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A Message from the Filmmaker
The Invisible Vegan is my first feature-length film documentary project, and its emergence stems not only from my commitment to veganism, but also my investment in the possibilities of film as a medium for raising awareness, inspiring consciousness, and creating collective social experiences.
It is my hope that the film will receive the widest possible audience, and catalyze productive debates about the future of food in African-American culture. I feel tremendously privileged and humbled to be working with a group of talented people whose opinions do not always reflect my own, but nonetheless, sustain the very spirit of dialogue on which this film is premised.
The documentary begins with the personal story of Jasmine Leyva, a 30-year-old black actress and filmmaker currently based in Los Angeles.
Over the past seven years, Leyva has committed herself to veganism, both in lifestyle and research. Taking Leyva’s unhealthy childhood growing up in Washington, DC as a point of departure, the film interweaves her narrative with the professional and personal experiences of a prominent group of vegan activists.
The film integrates interviews with popular culture luminaries including Cedric the Entertainer (actor and comedian), John Salley (former NBA player and wellness advocate), and Clayton Gavin (aka Stic of the hip-hop duo Dead Prez).
About the Filmmaker
Activist, actress, and documentary filmmaker, Jasmine is passionate about veganism, social justice, and telling her own stories. With a Bachelor of Arts in TV, Film and Media and a Master of Fine Arts in screenwriting, Jasmine is unapologetically an artist. She has worked as an associate producer on a NAACP winning docuseries entitled Unsung and has written and produced for Being, a docuseries highlighting dynamic entertainers in film and music.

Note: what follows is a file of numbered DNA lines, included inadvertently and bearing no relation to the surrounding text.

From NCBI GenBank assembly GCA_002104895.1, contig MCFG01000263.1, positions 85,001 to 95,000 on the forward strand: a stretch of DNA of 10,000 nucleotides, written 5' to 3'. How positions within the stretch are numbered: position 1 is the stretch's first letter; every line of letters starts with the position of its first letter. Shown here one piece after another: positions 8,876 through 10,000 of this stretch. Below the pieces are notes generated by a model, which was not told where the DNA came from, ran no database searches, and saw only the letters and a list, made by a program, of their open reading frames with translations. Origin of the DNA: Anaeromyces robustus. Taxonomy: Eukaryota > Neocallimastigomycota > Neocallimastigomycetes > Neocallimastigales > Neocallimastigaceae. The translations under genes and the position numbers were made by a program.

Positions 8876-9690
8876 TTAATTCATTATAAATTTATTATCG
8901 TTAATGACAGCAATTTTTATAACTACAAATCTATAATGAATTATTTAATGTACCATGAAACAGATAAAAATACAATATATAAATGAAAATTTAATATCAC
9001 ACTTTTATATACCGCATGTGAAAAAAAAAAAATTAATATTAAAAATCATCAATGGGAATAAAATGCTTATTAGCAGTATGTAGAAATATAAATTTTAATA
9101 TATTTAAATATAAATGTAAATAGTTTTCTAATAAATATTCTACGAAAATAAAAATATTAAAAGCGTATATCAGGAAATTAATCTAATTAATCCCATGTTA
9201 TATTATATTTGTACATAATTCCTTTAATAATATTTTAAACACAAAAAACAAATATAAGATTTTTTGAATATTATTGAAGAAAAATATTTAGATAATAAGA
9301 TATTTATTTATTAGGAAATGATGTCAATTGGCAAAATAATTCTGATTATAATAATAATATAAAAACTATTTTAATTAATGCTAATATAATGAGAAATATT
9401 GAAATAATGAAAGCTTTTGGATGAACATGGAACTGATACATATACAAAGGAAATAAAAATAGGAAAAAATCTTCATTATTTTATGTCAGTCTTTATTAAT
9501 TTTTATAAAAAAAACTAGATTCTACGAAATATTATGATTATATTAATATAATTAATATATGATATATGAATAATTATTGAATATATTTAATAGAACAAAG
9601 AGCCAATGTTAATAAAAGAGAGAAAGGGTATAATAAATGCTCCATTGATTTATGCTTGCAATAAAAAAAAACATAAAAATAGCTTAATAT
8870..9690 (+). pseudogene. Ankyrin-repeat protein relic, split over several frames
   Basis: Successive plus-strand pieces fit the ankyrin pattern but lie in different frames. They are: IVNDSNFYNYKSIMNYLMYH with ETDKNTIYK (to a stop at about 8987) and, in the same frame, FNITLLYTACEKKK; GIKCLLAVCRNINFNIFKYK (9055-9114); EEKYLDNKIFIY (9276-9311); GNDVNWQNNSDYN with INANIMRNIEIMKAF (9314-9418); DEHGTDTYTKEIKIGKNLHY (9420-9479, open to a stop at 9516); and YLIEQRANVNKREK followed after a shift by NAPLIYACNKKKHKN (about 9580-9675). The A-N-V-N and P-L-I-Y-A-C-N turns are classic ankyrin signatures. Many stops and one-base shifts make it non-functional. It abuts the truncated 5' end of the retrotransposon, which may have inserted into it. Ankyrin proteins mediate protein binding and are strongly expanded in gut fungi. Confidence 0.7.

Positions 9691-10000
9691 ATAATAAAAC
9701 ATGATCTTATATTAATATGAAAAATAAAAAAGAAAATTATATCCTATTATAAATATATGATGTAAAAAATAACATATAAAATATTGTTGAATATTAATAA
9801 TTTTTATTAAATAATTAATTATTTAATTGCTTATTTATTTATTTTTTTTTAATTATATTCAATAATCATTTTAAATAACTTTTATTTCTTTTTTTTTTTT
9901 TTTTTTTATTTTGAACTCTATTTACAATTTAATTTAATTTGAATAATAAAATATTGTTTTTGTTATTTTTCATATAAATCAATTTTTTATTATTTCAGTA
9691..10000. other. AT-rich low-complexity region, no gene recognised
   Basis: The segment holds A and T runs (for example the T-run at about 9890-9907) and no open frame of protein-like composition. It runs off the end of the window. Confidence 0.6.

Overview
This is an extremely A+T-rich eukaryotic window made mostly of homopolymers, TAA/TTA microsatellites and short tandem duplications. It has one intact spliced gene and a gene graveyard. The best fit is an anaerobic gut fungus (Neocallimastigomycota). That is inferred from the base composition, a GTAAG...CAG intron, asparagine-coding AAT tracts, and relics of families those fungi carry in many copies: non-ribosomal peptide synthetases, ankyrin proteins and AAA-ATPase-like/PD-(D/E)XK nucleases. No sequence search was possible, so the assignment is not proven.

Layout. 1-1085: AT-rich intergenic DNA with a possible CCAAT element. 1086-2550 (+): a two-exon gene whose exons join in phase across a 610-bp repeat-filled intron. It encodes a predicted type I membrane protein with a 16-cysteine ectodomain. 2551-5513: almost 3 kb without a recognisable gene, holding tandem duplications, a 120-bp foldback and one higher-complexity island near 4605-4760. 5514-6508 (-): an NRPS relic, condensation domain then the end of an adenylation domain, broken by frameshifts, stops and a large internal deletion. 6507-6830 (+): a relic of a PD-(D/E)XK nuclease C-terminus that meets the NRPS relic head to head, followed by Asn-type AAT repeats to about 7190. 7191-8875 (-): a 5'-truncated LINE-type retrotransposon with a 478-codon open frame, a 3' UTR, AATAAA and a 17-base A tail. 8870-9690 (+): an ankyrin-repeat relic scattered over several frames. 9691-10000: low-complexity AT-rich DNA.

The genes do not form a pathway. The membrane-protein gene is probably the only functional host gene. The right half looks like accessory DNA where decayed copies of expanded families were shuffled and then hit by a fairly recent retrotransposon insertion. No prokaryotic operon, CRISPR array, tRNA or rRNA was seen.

Jasmine ultimately decided to let go of her nine-to-five and focus on her goals with no boss except for her own creativity. She went on to produce her own feature-length documentary, The Invisible Vegan, a film that chronicles her personal experience with plant-based eating. The film also explains how plant-based eating is directly linked to African roots and how African-American eating habits have been debased by a chain of oppression.
My thoughts and review of The Invisible Vegan
As a passionate vegan myself, I was enthused to find a documentary that I had not watched yet. The documentary explores Jasmine’s own personal journey in general and through her commitment to veganism the past seven-ish years.
However, the documentary is far from just Jasmine’s experience. It explores and divulges how a plant-based diet is directly linked to African roots and how, through systemic racism and oppression, these eating habits have been devalued. Using her own experience and research as well as interviews with Black icons and celebrities, Jasmine discusses this intersection of Black culture, food, and plant-based lifestyles.
As someone who knows a good bit about veganism and the benefits of eating a plant-based diet, I didn’t learn too much there. And, while I’m well aware of how much of a problem there is with systemic and institutional racism, I had never thought of or been told how this intersects with plant-based eating.
But, she also know it’s not as simple as gearing a documentary towards Black people. As with many issues, there remains huge systemic issues such as food deserts and the lack of knowledge, access, and resources. I can’t speak from a Black perspective and I won’t pretend that I can, but I did enjoy learning more and I love that Jasmine created this documentary.
This angle is genuinely creative and unique. I really enjoyed learning more from Jasmine and the individuals associated with the documentary, both in front of and behind the camera.